On the unity and evangelization front, I actually thought there were a number of very positive things that happened last year. Let me just highlight a few.
At Juventutem it was wonderful to see Fraternity, religious and diocesan priests all involved in the ceremonies and/or attending in choir. And Juventutem was itself - together with a number of special event masses throughout the year - a wonderful vehicle for exposing many people to the Traditional Latin Mass and Gregorian chant.
Similarly there was strong symbolism in having a non-FSSP cleric (in the form of Fr Jordan SJ) acting as a deacon at the recent FSSP ordinations in Australia, and I gather a similar diversity of priests participated in the ordination of Fr Sumich in New Zealand.
At the Christmas Midnight Mass in Adelaide, where the priest, deacon and sub-deacon were respectively a Dominican, a Fraternity priest and a diocesan priest, was nice to see.
Now I don't imagine all (or perhaps even any) of this was easy to manage!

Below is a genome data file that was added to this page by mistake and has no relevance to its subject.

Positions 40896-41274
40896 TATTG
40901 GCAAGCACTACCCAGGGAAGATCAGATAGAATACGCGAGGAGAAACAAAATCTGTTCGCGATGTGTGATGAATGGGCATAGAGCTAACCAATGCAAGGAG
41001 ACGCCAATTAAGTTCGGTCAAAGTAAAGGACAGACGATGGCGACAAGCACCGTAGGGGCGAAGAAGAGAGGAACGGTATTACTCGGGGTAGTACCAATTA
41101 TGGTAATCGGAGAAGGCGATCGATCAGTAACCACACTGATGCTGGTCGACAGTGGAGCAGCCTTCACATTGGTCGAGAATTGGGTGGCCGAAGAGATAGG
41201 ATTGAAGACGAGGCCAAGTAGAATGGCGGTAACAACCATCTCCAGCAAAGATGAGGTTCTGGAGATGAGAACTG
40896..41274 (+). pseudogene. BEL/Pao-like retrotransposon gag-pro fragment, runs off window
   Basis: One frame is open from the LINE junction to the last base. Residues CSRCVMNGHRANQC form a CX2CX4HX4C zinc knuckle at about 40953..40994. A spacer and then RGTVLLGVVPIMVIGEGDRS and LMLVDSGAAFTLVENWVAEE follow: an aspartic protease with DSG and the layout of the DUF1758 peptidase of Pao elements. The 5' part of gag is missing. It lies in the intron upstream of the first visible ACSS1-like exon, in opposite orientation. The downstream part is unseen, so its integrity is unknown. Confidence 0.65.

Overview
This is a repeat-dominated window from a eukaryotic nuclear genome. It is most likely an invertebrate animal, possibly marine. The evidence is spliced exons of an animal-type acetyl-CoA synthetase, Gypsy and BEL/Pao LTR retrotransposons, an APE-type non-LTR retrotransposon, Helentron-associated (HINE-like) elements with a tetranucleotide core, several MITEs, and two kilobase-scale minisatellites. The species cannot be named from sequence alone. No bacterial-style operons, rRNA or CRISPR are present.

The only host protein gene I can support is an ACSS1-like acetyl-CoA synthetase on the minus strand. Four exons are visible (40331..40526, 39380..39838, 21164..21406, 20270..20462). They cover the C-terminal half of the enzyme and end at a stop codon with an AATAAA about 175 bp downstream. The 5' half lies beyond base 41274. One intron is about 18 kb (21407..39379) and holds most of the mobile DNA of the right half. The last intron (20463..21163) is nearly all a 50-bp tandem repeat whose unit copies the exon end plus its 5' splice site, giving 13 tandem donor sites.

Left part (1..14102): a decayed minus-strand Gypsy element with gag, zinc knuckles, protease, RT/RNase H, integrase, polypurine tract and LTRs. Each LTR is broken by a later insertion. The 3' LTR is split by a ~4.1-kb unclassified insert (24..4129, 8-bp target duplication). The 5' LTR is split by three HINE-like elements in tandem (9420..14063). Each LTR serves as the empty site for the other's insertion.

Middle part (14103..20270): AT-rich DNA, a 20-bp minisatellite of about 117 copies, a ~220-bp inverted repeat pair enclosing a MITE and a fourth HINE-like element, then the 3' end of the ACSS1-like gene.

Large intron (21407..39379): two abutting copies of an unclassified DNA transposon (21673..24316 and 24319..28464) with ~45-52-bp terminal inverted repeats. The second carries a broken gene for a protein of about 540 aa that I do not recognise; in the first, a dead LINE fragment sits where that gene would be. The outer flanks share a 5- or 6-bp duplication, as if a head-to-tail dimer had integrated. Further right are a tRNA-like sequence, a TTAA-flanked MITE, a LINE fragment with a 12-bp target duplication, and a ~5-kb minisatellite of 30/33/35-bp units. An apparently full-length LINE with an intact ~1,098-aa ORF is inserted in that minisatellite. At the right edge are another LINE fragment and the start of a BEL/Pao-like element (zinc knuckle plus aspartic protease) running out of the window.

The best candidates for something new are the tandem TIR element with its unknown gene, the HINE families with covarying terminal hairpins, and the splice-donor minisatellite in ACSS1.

Personalities, competing perspectives, and different levels of knowledge and experience, as well as many other factors always come into play when different groups do things together.
But the reality is that we need each other, despite our differences, if we are to offer back to the Church the riches of tradition that are needed to fight the secularism, schism, heresy and indifferentism that afflict the Australian Church.
And it is in the interests of our traditional communities too. While Melbourne and Lewisham have enough resident priests and qualified persons to have Solemn Masses regularly, for example, none of the other traditional communities around Australia do.
Yet surely the Solemn Mass, at least for Sundays and First Class feasts - or at the very least the odd special occasion - is the norm we should aspire to? And it can be done, if use is made of the priests that are sympathetic to and/or regularly say the traditional mass.
So here is my proposition: let's all make learning to play nicely with each other, and respecting (legitimate) diversity one of our focuses for 2009! Let's pray for unity and work to heal some of the rifts that have been allowed to fester in the past, and make use of all of those who care about the traditional mass in our efforts for the future of the Church.
After all, if we can't model respect amongst ourselves, how can we demand it from the novus ordo community?
Just a reminder therefore that comments are welcome provided they go the issues, practices and actions rather than attacking individuals or institutions as such. And please, give yourself a name.